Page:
Panic in space can be deadly. Here’s how astronauts train to stay alive in emergencies

In this episode of a series on astronaut training from the European Space Agency’s YouTube channel, Matthias Maurer explains what survival courses are like. That, despite what you may think, are more about how to survive in inhospitable land, or in the sea, after having returned from space. Because the landing place is not always right.

I did not remember that something similar had already happened to the legendary Aleksei Leonov: a 46-second delay in re-entry diverted Voskhod 2 386 km from the planned point, to an inhospitable forest near Solikamsk. Although they located it more or less soon, access to the exact place was very complicated, so they spent about 24 to -5°C and without heating. In another delicate situation, Soyuz 23 in turn fell on the semi-frozen lake of Tengiz, instead of making it to land. Nine hours they waited painfully until a helicopter arrived.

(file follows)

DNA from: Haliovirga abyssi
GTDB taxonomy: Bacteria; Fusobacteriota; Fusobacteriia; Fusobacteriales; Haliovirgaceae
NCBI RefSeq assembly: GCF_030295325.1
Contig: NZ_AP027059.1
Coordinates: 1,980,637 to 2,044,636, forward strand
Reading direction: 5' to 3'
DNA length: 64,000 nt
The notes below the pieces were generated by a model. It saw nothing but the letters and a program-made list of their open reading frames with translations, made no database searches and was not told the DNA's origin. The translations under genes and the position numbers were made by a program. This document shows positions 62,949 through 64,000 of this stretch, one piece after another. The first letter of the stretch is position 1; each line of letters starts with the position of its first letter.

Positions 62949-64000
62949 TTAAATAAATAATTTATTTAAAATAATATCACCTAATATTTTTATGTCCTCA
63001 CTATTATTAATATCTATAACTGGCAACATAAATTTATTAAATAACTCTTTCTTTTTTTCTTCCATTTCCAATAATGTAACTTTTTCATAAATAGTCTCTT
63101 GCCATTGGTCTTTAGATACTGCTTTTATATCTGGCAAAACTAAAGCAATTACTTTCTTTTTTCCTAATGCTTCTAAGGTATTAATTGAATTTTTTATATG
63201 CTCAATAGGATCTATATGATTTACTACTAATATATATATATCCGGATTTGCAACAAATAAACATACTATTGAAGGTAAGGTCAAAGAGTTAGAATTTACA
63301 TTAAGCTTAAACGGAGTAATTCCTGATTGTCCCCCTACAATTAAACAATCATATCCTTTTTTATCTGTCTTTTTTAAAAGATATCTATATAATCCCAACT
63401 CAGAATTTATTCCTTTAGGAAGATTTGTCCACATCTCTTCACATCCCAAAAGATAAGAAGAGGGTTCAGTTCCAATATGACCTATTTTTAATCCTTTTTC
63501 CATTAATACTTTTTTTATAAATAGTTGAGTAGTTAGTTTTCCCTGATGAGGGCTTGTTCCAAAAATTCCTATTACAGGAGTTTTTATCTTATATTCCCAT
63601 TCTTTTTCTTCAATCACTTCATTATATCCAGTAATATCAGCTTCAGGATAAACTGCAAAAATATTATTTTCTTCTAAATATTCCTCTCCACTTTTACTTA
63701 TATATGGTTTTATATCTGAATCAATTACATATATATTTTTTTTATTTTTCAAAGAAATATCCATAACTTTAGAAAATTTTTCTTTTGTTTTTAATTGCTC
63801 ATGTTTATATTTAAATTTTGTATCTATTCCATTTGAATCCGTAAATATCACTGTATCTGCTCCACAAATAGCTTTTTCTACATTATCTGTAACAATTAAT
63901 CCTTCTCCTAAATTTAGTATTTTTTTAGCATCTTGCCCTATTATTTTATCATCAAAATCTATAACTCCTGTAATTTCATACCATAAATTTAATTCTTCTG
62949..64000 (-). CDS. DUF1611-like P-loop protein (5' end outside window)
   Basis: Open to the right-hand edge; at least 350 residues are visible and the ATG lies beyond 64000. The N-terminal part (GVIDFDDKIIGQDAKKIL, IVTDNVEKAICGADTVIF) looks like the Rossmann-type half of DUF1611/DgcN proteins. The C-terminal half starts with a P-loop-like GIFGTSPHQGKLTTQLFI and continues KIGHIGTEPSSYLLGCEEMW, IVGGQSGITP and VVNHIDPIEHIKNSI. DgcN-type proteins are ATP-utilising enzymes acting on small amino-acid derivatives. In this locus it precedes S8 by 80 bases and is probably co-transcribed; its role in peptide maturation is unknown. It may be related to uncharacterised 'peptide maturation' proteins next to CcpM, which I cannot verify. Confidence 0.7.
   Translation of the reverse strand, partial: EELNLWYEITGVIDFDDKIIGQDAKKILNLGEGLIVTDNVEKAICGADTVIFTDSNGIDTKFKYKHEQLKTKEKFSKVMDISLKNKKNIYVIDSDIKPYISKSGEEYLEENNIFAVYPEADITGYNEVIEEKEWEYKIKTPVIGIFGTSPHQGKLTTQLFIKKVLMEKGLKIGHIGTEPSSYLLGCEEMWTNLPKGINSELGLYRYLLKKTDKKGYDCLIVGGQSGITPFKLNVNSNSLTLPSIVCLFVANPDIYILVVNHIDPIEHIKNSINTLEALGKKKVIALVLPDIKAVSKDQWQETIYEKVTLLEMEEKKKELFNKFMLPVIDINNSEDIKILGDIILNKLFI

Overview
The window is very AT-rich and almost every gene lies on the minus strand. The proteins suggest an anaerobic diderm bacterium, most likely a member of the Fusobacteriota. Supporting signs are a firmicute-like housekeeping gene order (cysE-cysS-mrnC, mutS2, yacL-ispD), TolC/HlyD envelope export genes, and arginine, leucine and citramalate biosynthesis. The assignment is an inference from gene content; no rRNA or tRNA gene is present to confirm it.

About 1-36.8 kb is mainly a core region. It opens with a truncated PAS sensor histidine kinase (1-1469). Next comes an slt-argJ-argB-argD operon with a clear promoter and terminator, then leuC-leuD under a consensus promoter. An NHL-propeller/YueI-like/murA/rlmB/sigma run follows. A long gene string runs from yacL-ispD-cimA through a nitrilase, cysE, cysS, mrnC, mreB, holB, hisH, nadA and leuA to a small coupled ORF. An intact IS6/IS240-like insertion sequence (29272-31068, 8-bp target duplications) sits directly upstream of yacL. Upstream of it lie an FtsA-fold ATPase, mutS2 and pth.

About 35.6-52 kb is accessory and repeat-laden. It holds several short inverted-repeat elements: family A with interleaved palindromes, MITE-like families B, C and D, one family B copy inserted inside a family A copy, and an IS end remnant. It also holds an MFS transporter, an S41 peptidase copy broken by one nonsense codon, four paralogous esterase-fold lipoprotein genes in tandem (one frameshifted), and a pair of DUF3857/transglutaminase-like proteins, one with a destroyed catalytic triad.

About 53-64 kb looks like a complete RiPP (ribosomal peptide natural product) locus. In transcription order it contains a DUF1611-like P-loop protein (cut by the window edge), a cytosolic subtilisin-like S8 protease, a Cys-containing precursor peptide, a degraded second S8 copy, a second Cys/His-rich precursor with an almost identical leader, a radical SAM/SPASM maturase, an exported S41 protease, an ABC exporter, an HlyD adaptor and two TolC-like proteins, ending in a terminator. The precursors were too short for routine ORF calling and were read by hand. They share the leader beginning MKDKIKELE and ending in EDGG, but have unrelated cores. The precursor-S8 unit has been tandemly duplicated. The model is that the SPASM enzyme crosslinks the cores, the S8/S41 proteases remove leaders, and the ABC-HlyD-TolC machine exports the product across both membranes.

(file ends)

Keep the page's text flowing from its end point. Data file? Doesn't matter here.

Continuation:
As Maurer explains, the training – in places as cold as Russia or Sweden – includes the typical survival in extreme conditions when someone is in those places and that we know from characters like Bear Grylls: build shelter, cut wood, light a fire… The capsules They carry tools and formerly also the mythical survival pistol, which as is known is not so much for the problems that may exist in space but to defend against wild animals.

Other training includes moving through a kind of narrow labyrinth like laboratory rats in dark and harsh conditions, putting out fires and of course a whole variety of techniques for survival on the high seas: launching boats, swimming in low temperatures, with strong waves… Part of the they did together with the Chinese taikonauts. Here, in addition to the dye to mark the position in the water, perhaps the most striking thing is the shark repellent that is also in the survival kits. Something you never know when you’re going to need.